As I kept going I felt more at home with the trail, I would say my biggest challenge was when I rode the climbs I knew I could power up them faster than what I was allowed to do. You couldn't pass on most of them due to being 2-way traffic, so you had to make due with where you were at during the moment. I used it as a positive- this would help me conserve a little energy so I could ride better up top.

I felt good after the second lap, and was proud of being able to eat my Honey Stinger chews and drink water from a non-frozen Camelbak. This was a complete change from my first winter race where I had no nutrition or hydration for 20 miles due to my inexperience. I could literally feel changes in myself as I ate and drank. I would feel low and then feel energized- my body and emotional self were tired, but I knew I had the sustenance and determination to keep going.

The final lap came to be, this was my last opportunity to push myself, but I also knew I wanted to be smart about it. Again, I had good riding without mishaps. I was able to pass some folks, tho I was always nervous I'd mess up. I came back behind a tall rider whom I shadowed for a large portion of lap 2, this time he asked if I wanted to get by. I said I'd try, did, and thanked him.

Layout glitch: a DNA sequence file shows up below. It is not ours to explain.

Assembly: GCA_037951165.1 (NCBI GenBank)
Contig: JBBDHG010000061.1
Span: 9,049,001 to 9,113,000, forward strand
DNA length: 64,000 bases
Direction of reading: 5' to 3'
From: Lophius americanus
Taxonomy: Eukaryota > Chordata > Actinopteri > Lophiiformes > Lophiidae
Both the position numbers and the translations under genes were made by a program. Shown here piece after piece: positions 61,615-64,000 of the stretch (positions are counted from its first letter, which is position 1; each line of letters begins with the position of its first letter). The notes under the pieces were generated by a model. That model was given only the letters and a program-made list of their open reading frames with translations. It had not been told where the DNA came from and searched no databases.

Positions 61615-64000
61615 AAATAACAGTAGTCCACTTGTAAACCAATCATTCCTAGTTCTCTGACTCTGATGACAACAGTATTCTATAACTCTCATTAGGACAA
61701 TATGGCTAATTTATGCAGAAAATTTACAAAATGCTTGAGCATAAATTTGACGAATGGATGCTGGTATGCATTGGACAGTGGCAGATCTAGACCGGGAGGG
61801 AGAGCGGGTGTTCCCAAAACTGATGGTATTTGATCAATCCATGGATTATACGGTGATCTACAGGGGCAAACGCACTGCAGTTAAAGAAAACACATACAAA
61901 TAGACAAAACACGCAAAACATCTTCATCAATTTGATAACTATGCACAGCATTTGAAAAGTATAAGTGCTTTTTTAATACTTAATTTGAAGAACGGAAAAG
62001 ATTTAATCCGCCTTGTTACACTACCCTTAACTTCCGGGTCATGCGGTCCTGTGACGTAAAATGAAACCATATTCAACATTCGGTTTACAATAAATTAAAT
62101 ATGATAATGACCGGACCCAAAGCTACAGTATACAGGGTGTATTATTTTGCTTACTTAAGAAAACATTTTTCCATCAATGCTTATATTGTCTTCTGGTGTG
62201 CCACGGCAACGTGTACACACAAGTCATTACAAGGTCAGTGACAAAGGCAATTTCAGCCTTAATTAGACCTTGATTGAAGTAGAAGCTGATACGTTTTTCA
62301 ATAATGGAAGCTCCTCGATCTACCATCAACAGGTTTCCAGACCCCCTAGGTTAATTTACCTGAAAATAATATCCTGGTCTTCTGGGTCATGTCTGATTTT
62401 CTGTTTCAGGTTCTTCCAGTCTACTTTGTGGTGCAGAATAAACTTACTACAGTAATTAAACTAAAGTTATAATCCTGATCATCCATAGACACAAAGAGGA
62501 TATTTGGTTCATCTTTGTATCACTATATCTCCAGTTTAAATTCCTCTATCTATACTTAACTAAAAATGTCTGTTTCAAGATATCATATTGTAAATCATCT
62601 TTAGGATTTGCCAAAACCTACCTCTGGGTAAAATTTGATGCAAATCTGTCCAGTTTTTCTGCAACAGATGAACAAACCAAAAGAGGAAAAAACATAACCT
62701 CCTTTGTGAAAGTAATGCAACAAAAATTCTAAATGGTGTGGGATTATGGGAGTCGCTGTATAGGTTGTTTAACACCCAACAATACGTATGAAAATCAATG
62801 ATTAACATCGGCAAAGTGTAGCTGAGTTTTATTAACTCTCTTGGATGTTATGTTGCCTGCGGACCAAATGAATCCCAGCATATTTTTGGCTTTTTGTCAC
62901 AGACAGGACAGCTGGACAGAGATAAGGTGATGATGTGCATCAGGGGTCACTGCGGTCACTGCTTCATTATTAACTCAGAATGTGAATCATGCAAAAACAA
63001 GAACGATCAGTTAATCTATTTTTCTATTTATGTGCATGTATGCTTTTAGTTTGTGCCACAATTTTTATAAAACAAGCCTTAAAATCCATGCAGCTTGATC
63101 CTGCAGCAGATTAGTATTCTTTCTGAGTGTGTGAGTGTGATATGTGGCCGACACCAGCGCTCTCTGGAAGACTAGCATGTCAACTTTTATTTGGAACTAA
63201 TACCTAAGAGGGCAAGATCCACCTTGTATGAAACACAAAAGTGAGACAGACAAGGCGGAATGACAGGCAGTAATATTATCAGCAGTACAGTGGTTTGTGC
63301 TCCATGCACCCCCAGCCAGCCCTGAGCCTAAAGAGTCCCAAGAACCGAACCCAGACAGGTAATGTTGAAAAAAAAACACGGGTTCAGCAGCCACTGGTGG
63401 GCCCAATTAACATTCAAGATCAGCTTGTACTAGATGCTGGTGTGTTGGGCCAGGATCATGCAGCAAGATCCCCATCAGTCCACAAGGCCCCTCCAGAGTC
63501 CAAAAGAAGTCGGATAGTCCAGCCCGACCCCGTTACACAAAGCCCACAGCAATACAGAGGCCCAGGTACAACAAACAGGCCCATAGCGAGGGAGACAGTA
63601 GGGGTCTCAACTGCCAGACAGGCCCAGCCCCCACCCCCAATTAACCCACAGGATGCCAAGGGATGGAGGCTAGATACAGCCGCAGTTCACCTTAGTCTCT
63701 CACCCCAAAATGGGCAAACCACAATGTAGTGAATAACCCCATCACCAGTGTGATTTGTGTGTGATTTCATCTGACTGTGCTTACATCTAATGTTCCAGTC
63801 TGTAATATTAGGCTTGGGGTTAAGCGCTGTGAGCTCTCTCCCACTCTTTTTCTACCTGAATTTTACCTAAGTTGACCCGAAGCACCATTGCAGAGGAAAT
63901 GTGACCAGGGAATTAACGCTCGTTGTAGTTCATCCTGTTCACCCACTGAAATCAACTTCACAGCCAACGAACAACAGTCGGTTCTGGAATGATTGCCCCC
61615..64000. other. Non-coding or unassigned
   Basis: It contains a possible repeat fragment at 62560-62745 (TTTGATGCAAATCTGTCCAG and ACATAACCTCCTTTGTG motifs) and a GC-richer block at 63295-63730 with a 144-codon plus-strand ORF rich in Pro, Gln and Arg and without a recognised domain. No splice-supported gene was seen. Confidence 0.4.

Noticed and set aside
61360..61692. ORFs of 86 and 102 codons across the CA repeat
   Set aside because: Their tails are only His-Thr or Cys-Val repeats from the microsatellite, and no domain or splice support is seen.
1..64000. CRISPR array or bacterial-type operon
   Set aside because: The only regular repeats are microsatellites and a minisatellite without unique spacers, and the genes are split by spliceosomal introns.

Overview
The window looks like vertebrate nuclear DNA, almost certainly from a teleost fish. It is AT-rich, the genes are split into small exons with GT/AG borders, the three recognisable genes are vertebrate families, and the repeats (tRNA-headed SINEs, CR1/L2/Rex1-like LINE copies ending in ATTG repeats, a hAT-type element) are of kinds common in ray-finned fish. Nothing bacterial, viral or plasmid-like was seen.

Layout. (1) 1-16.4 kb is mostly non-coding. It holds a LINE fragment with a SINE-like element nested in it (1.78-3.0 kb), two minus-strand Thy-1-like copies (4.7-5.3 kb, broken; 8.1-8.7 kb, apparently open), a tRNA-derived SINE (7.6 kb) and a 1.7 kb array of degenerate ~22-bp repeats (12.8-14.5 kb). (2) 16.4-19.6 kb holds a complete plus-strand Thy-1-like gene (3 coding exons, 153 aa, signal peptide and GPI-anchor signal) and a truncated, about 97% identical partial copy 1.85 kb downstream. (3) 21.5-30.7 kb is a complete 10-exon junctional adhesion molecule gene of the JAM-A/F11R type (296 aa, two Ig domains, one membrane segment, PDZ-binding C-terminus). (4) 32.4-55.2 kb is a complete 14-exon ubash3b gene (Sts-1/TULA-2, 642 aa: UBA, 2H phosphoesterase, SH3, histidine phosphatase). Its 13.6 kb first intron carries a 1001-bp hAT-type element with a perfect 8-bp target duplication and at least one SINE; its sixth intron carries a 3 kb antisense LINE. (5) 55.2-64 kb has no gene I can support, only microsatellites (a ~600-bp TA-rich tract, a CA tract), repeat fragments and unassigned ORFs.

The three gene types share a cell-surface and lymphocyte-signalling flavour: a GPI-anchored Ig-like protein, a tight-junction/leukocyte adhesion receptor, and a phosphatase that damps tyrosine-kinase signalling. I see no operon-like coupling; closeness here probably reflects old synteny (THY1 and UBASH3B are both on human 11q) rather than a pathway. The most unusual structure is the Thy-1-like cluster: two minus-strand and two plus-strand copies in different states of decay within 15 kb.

I ended up behind another woman, we had leapfrogged a bit, and she asked me if I wanted to pass stating I was "a faster rider than herself." I wasn't entirely sure I believed that, but said okay and thanked her. I tried to do my best to thank folks for their offers of passing as well as the volunteers.

I came to a section where I was riding behind a couple folks on a downhill. One of the riders was a woman who had a fall because her tire probably caught some potato snow. I heard her say "Damnit" or something similar. I felt bad, I had been there more times than I wanted to that day. I had been there several times during my winter riding season- I felt like I could feel her disappointment and frustration to my very core. I wanted to stop and give her a hug...something. Anything. I continued on, tho, because I knew that sometimes added attention to a situation was not what would make a person feel better. "I feel you. I know. I understand." I said in my head, hoping that she'd get the message somehow.